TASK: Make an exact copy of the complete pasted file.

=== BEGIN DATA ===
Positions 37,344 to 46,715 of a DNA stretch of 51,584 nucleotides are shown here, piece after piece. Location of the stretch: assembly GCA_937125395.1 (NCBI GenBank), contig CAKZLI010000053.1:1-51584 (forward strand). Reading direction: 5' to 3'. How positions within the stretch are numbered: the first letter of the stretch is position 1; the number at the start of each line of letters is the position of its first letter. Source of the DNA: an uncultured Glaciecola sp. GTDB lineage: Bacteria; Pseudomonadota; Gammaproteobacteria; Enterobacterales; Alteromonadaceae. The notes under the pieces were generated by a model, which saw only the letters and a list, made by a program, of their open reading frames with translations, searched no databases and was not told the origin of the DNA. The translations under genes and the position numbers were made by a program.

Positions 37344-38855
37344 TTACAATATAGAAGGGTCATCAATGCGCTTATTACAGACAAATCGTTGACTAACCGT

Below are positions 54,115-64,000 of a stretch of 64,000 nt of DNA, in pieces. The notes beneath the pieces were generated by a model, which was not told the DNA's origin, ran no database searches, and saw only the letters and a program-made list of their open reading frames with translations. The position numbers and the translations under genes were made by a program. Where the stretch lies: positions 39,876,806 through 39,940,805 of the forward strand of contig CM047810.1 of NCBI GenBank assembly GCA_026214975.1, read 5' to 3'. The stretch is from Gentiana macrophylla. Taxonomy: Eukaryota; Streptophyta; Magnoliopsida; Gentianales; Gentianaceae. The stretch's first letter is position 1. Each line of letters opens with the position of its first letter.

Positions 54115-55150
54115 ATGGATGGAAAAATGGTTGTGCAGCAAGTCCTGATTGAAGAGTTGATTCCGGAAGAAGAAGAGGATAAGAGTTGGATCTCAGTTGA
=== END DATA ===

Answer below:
Positions 37,344 to 46,715 of a DNA stretch of 51,584 nucleotides are shown here, piece after piece. Location of the stretch: assembly GCA_937125395.1 (NCBI GenBank), contig CAKZLI010000053.1:1-51584 (forward strand). Reading direction: 5' to 3'. How positions within the stretch are numbered: the first letter of the stretch is position 1; the number at the start of each line of letters is the position of its first letter. Source of the DNA: an uncultured Glaciecola sp. GTDB lineage: Bacteria; Pseudomonadota; Gammaproteobacteria; Enterobacterales; Alteromonadaceae. The notes under the pieces were generated by a model, which saw only the letters and a list, made by a program, of their open reading frames with translations, searched no databases and was not told the origin of the DNA. The translations under genes and the position numbers were made by a program.

Positions 37344-38855
37344 TTACAATATAGAAGGGTCATCAATGCGCTTATTACAGACAAATCGTTGACTAACCGT

Below are positions 54,115-64,000 of a stretch of 64,000 nt of DNA, in pieces. The notes beneath the pieces were generated by a model, which was not told the DNA's origin, ran no database searches, and saw only the letters and a program-made list of their open reading frames with translations. The position numbers and the translations under genes were made by a program. Where the stretch lies: positions 39,876,806 through 39,940,805 of the forward strand of contig CM047810.1 of NCBI GenBank assembly GCA_026214975.1, read 5' to 3'. The stretch is from Gentiana macrophylla. Taxonomy: Eukaryota; Streptophyta; Magnoliopsida; Gentianales; Gentianaceae. The stretch's first letter is position 1. Each line of letters opens with the position of its first letter.

Positions 54115-55150
54115 ATGGATGGAAAAATGGTTGTGCAGCAAGTCCTGATTGAAGAGTTGATTCCGGAAGAAGAAGAGGATAAGAGTTGGATCTCAGTTGA